Groundbreaking State Law Tested in Colorado Headwaters Stream

During low-flow conditions, a pilot project will leave more water in this reach of Willow Creek, a tributary of the Colorado River near Granby, Colorado, to benefit habitat and fish populations. Photo: Geoff Elliott/Grand Environmental Services.
During low-flow conditions, a pilot project will leave more water in this reach of Willow Creek, a tributary of the Colorado River near Granby, Colorado, to benefit habitat and fish populations. Photo: Geoff Elliott/Grand Environmental Services.

Sandra Postel and Todd Reeve

The infamous use-it-or lose-it rule is arguably the biggest barrier to water conservation and river-flow restoration in the western United States.

It basically says that if anyone holding water rights does not put them to full use, the unused portion can be taken away and allocated to serve the needs of another water user. Historically, using a water right to keep a river flowing for fish or the health of the ecosystem was not considered a “beneficial use” of water, and therefore could result in losing that water right.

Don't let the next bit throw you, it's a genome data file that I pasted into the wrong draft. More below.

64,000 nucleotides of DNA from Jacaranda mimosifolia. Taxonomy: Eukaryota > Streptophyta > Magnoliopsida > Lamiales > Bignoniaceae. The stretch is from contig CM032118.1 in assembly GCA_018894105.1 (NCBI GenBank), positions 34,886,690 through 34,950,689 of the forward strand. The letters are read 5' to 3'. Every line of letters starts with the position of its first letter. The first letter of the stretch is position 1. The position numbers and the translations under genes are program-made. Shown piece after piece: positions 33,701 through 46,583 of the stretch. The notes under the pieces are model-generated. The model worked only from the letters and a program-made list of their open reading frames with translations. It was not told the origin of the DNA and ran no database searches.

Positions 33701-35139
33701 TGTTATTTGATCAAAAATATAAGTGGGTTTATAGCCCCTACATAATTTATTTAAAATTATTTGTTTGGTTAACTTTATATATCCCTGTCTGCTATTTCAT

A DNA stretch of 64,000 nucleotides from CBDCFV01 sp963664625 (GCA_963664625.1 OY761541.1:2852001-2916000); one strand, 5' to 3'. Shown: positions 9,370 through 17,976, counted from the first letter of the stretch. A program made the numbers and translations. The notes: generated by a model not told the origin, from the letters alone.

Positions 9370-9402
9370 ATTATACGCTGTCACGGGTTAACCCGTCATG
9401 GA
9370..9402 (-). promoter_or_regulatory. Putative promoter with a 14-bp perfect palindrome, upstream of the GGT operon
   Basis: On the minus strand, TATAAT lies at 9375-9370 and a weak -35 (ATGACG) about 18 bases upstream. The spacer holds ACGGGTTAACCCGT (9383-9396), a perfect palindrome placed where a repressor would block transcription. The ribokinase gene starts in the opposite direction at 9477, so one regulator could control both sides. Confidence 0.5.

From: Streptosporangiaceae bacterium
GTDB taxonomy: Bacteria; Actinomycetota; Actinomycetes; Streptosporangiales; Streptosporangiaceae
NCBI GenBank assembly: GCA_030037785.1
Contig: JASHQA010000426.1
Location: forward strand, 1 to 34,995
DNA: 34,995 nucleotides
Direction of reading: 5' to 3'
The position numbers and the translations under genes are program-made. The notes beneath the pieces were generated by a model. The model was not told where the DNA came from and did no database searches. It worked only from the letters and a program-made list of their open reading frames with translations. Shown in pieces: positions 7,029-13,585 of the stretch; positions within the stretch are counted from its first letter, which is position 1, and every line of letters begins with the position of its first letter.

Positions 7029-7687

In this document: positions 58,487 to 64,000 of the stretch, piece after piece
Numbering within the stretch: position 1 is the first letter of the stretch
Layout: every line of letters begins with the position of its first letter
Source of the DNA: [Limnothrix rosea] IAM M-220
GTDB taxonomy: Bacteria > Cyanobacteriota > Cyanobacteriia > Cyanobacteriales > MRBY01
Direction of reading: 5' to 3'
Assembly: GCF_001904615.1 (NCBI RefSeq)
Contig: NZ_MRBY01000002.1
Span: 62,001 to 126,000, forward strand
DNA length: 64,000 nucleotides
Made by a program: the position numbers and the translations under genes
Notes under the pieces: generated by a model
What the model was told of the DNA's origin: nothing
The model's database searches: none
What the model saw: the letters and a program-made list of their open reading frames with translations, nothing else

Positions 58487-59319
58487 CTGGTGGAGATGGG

Perversely, the use-it-or-lose-it principle gives water rights holders an incentive to waste water so that they don’t risk losing any of their increasingly valuable water rights.

Bit by bit, however, new state laws and innovative projects are chipping away at this outdated rule, and keeping rivers flowing for fish, wildlife and local communities. A groundbreaking 2013 Colorado law provides new flexibility that allows water rights owners to allocate water to a river during times of critical low flow.

In the Colorado River headwaters, just outside of Rocky Mountain National Park, Willow Creek is providing a test case for the new law.

There, Witt Caruthers, a ranch owner with rights to divert a portion of Willow Creek’s water, decided to develop a plan allowing him to leave water in the creek for up to five years during a 10-year period—without the threat of the “use it or lose it” provision.

The water for Caruthers’ ranch, which is delivered through two irrigation ditches not far from where Willow Creek meets the Colorado River, fills stock tanks for cattle —> Read More

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